Petrol prices have exceeded 130 cents per litre (cpl), reaching a post-Christmas high at bowsers across Tasmania.
Natives of the Apple Isle have seen prices jump as much as 20cpl, with expectations of a continued rise to as much as 140cpl in the near future.
According to a spokesperson for petrol price monitoring firm Motormouth, during 2016 Hobart and Launceston, like the rest of Australia, enjoyed the lowest retail unleaded petrol prices in years.
“However, in recent days, the whole of Tasmania has seen price increase sharply. This is due to a fall in the Australian dollar exchange rate coupled with steep rises in crude and finished products,” the spokesperson said.
“MotorMouth agrees with media comment from Darren Moody of the RACT, urging motorists to shop around and the best way to do that is on-line.
“MotorMouth phone app and website enable motorists to access accurate fuel price information for free.”
Figures from the Australian Institute of Petroleum show the Tasmanian state average price now exceeds the national average of 128.3cpl. Prices in Sydney and Adelaide are also high with average prices above 140cpl.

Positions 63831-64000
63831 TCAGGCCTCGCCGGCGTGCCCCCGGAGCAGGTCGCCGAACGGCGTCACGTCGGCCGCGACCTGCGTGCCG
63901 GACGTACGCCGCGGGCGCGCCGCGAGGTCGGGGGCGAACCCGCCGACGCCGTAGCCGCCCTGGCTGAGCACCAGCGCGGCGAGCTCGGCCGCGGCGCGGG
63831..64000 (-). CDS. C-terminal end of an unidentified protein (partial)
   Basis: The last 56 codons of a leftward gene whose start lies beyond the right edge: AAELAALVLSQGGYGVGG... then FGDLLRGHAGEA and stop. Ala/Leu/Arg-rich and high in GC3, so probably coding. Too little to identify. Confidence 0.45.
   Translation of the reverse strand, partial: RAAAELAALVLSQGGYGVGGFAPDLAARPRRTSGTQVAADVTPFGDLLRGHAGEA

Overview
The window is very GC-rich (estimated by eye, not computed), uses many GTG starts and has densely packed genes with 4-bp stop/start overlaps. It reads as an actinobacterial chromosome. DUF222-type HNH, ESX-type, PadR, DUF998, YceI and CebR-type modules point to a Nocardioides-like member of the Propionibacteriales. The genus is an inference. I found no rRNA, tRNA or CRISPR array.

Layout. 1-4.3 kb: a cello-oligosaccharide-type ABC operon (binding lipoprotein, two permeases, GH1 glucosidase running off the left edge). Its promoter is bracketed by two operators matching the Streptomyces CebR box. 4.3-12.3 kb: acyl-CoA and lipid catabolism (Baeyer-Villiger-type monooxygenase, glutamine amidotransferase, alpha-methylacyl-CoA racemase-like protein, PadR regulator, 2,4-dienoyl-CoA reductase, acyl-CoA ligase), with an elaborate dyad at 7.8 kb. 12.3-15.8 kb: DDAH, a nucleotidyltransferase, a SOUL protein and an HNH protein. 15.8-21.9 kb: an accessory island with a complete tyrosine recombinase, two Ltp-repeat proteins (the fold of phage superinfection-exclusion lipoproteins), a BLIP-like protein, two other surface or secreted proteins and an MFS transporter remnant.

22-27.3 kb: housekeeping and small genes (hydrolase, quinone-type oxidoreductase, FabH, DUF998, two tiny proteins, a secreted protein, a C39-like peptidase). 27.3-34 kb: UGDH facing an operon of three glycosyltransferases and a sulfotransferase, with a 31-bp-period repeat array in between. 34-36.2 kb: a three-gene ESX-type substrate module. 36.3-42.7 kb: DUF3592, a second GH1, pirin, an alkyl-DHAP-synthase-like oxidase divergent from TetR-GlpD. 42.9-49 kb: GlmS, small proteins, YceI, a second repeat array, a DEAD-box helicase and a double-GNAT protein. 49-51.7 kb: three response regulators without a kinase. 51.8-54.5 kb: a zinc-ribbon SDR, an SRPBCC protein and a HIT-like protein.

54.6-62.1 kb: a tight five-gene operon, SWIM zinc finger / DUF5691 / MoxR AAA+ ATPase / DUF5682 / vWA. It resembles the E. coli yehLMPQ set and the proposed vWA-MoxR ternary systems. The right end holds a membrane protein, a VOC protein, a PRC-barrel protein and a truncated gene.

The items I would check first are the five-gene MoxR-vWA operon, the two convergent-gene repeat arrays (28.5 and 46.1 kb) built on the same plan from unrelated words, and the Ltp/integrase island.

Prices in some parts of Tasmania (notably Launceston and Hobart) reached $1.46 a litre earlier this week. However prices in the state’s north-west have remained relatively stable.
According to the RACT, Tasmania’s peak motoring body, motorists should shop around as prices in the range of 120 to 130cpl are still available.
Last week, Australian Competition and Consumer Commission (ACCC) chairman Rod Sims urged motorists to shop around to find the best deal before price cycles push petrol prices higher.
“Motorists are advised to consider purchasing now when petrol prices are relatively low or have not yet reached their peak, and not wait until they need to fill up,” Mr Sims said.
According to ACCC analysis of petrol sales, demand for petrol is higher in the weeks prior to Christmas and falls significantly afterwards. Although demand for petrol is relatively low in early-January, it picks up again in late-January.
“While price drops over the Christmas period provided some relief for motorists, this followed some of the highest price peaks of the year. Motorists were still paying relatively high prices during the lead-up to Christmas which coincides with the peak in annual petrol demand,” Mr Sims said.
Wholesale petrol prices are currently at their highest levels since September 2015, due to increases in international crude oil and refined petrol prices, following an OPEC announcement in late-November 2016 limiting production, and a subsequent mid-December 2016 agreement between OPEC and a number of non-OPEC countries to reduce production.
Australian wholesale prices also increased following a decrease in the Australian/US dollar exchange rate.